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Chemistry World

 

Size matters in cloud formation


02 June 2006

Scientists grappling to understand the effect of man-made aerosols on cloud formation have decided that particle size, rather than chemistry, is the main factor.

 

Clouds and rain


© iStockphotos

 

Aerosols pumped into the atmosphere can act as cloud condensation nuclei (CCN), and are an area of increasing research activity for those trying to understand climate change, said Meinrat Andreae, from the Max Planck institute for chemistry, Mainz, Germany. Andreae looked at one site in Germany to see the relationship between particle size, chemical composition and the ability of that particle to act as a CCN.

Andreae's team found that, although chemical composition is still important for CCN, the ability of a particle to act as a CCN is influenced mainly by its size. 'In other words, if we want to know if a particle can act as CCN, we can get away with assuming a fixed composition, but we must measure its size,' Andreae told Chemistry World.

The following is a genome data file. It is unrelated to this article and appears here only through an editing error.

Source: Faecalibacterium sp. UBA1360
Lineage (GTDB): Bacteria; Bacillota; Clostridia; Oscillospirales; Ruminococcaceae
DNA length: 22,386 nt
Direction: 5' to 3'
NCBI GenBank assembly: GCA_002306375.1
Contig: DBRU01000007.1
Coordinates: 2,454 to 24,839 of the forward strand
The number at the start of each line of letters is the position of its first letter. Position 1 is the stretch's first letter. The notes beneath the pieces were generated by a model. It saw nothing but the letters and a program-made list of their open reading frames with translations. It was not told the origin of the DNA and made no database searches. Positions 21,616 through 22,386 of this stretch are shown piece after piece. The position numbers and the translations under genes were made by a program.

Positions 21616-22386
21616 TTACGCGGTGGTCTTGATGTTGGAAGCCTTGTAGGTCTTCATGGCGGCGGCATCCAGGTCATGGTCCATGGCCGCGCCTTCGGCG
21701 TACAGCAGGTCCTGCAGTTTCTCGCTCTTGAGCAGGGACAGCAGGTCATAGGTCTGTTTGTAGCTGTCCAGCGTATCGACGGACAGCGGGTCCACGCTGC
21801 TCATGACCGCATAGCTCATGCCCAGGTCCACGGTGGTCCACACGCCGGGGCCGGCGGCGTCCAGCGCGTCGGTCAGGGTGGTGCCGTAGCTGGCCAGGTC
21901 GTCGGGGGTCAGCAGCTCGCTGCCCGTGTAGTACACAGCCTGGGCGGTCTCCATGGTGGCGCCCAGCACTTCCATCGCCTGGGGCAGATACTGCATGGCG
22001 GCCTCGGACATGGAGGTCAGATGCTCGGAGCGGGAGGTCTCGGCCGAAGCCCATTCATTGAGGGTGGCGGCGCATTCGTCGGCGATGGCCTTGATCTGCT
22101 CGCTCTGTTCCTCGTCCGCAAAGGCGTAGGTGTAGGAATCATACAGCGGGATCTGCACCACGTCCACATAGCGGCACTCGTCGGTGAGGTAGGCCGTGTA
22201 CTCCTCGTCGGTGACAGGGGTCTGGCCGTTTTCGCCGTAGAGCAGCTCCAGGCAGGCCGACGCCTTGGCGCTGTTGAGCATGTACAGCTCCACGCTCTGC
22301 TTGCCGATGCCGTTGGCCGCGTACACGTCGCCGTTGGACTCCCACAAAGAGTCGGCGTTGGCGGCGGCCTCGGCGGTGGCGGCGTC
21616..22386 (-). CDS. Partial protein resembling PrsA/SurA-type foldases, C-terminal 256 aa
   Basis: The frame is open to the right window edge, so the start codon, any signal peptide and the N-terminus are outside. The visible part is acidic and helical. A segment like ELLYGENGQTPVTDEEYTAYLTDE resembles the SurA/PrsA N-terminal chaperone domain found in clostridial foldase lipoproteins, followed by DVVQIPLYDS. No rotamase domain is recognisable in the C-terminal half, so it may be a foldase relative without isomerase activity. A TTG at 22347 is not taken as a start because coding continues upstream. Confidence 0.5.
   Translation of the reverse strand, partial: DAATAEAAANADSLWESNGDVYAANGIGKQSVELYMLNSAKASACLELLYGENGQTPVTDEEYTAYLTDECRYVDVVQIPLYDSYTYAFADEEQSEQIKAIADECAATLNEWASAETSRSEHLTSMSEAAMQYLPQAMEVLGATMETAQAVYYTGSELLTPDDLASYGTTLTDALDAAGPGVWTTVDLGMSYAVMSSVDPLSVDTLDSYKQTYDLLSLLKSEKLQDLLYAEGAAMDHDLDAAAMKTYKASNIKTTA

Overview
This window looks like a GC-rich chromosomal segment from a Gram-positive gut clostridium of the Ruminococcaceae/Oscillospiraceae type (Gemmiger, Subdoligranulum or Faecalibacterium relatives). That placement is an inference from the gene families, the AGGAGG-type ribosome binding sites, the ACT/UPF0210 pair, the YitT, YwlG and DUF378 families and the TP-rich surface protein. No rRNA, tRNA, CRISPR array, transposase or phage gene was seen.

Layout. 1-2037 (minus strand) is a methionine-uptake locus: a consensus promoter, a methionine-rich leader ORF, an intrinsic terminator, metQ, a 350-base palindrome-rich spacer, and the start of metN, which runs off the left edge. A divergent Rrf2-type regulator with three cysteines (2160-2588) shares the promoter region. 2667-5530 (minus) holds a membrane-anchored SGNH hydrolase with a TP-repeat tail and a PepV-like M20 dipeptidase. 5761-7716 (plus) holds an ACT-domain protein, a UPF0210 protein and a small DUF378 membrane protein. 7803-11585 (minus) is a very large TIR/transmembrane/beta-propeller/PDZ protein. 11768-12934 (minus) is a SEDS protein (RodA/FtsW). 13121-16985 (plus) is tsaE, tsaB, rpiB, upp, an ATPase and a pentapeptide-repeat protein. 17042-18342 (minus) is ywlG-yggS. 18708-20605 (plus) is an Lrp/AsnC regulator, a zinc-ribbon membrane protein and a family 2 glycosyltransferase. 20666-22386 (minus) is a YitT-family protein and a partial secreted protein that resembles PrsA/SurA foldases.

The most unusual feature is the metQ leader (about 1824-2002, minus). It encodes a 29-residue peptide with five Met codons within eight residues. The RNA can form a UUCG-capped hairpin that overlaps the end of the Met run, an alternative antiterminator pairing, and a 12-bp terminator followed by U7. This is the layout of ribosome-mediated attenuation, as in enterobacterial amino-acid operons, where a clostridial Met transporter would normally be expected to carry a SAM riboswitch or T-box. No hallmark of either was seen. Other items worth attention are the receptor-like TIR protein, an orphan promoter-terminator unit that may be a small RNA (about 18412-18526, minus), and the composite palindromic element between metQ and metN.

Clouds from anthropogenic aerosols play a part in masking the effects of climate change - the clouds that form tend to have smaller droplets, are bigger, brighter and longer-lived than natural clouds, said Daniel Rosenfeld from the Hebrew University of Jerusalem, Israel. Measuring the CCN concentration by chemical means has proved difficult, so the news that size matters - and is easier to measure - 'should make it easier to quantify the effects of aerosols on clouds and hence on the climate', said Rosenfeld. 

Andreae hopes his results can be widely applied to provide an easier route to estimate CCN concentrations. To make this leap will require more sophisticated sensors, he said. Rosenfeld adds that there are weaknesses in Andreae's methods, especially for measuring larger droplet sizes and in humid conditions - where aerosols absorb water and so expand.

'Obviously, there are still plenty of reasons to study aerosol chemistry,' said Andreae.   The organic chemistry of aerosols is becoming more intriguing every day. But there is a bit less urgency to study it for the sake of assessing CCN ability.'

Katharine Sanderson

References

1. U Dusek et alScience, 2005, 312, 1375

2. D Rosenfeld, Science, 2005, 312, 1323